Now the problem with a linear business model (which most businesses have and what we often teach students) is that it treats input to businesses (and its outputs) according to the value chain- the business uses certain input and through a number of processes produces some outputs. These inputs, resources, the business uses appear to just exist. The environment is there for us to use and not affected by our use. Likewise, outputs and externalities from our production  just go somewhere. However, as the 1990 chapter on circular economy by Pearce and Turner states, eventually the waste we produce will affect the availability of new resources. And the accumulated waste affects our well-being too. The fact that business operates in a closed system has to be taken into account. Certainly for global businesses.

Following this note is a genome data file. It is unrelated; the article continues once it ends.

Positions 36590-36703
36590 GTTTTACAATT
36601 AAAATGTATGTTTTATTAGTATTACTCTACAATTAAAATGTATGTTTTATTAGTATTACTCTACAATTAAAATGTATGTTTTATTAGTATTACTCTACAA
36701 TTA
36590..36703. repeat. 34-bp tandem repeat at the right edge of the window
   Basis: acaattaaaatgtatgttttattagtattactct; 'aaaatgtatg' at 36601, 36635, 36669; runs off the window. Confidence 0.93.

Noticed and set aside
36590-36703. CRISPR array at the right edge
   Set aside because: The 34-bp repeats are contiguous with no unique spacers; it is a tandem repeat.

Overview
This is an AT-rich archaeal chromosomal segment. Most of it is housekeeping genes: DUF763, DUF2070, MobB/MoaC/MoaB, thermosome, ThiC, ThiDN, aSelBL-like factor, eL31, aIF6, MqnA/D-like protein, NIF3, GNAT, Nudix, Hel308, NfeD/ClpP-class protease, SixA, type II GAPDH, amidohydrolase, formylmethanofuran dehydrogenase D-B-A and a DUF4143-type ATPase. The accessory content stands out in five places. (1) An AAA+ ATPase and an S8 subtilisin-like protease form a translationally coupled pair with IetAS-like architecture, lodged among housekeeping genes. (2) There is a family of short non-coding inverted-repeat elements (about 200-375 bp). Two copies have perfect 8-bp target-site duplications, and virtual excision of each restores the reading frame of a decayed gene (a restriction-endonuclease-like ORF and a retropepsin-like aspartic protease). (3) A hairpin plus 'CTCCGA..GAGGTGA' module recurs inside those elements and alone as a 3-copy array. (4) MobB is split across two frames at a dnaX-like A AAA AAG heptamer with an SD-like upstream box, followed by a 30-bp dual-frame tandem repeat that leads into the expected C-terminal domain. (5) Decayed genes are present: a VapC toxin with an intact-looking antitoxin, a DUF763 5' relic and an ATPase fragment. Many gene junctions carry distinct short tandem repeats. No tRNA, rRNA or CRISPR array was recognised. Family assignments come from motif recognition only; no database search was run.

Now from the planetary boundaries perspective, the best would of course be to minimize consumption and for us to produce less in order to spare the environment and stay within the boundaries. This is in line with the minimalism and anti-consumerism movement. If we consume less, we do not need to produce so much. We can share, mend and repurpose etc. This is admirable and has a place, especially in societies with overconsumption. It is my approach to my own wardrobe situation. However, at this point in the debate, someone will throw in the argument that we cannot deny developing countries the same social benefits we have allowed ourselves. If we have been flying for decades, why shouldn’t they be able to?